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Male Breast Cancer 
 
by Valencia P. Higuera August 15, 2005

Causes of Male Breast Cancer

The cause of female and male breast cancers is similar. In both cases, males and females generally have a family history of breast cancer. It has also been noted that several men who develop breast cancer have a very strong family history of breast cancer. For example, their mother and sister may have both had the disease, or they could have an unusual high number of female relatives that suffer from the disease.

Men who have been exposed to radiation are also at risk of developing male breast cancer. This includes the radiation exposure that may have occurred from radiation therapy to treat cancers. In other words, males who received radiation therapy to treat another form of cancer like testicular, are placed at a greater risk of also developing breast cancer.

High estrogen levels in males also place men at risk of developing male breast cancer. Low levels of estrogen are common in males. However, due to certain medical conditions, males may produce more than the normal levels of this hormone.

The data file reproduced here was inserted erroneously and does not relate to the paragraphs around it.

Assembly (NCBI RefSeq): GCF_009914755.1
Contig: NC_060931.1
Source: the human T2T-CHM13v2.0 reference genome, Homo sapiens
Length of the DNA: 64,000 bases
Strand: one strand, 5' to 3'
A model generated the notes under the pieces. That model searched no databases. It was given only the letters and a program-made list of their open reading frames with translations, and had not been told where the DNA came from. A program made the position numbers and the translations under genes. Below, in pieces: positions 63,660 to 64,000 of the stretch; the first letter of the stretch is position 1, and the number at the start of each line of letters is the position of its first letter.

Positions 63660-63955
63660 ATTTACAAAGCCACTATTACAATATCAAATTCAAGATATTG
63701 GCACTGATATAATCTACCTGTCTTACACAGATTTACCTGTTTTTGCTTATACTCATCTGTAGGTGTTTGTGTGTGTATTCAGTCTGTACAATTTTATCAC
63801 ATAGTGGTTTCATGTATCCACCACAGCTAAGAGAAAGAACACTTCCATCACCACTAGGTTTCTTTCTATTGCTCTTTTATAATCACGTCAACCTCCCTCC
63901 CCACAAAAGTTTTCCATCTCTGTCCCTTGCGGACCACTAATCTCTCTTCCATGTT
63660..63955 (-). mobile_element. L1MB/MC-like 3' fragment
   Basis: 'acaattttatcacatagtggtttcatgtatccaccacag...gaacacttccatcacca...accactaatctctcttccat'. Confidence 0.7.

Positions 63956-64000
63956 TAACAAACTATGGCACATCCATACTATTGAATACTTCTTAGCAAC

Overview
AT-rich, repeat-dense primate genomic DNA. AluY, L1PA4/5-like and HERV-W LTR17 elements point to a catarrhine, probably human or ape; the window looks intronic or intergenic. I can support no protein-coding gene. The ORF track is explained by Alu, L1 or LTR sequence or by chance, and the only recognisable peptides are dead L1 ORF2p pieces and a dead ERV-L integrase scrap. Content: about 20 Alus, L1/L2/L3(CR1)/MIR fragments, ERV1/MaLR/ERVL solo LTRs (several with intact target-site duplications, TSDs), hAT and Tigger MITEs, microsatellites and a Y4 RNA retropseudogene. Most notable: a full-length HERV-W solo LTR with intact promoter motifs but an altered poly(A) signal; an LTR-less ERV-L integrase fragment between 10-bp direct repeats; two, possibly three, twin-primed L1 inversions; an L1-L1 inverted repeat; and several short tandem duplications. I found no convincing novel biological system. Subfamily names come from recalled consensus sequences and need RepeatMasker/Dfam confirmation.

Klinefelter's Syndrome: Ordinarily, men's bodies are comprised of two chromosomes. They inherit an X chromosome from their mother, and a Y chromosome from their father. In rare cases, a male may inherit an additional X chromosome from their mother. Instead of having the normal XY sex chromosome, men with Klinefelter's syndrome will have an XXY sex chromosome. The extra X chromosome results in an increase estrogen level, which is a huge contributing factor of breast cancer.

Cirrhosis of the Liver: There is scarring of the liver with this condition. Cirrhosis is caused by alcohol abuse, viral hepatitis, or the buildup of toxic substances in the liver. Toxic substances may include an overdose of prescription and over-the-counter medications. Men with cirrhosis of the liver may experience distorted levels of estrogen and testosterone. This may include an increase in the level of estrogen that the body produces.

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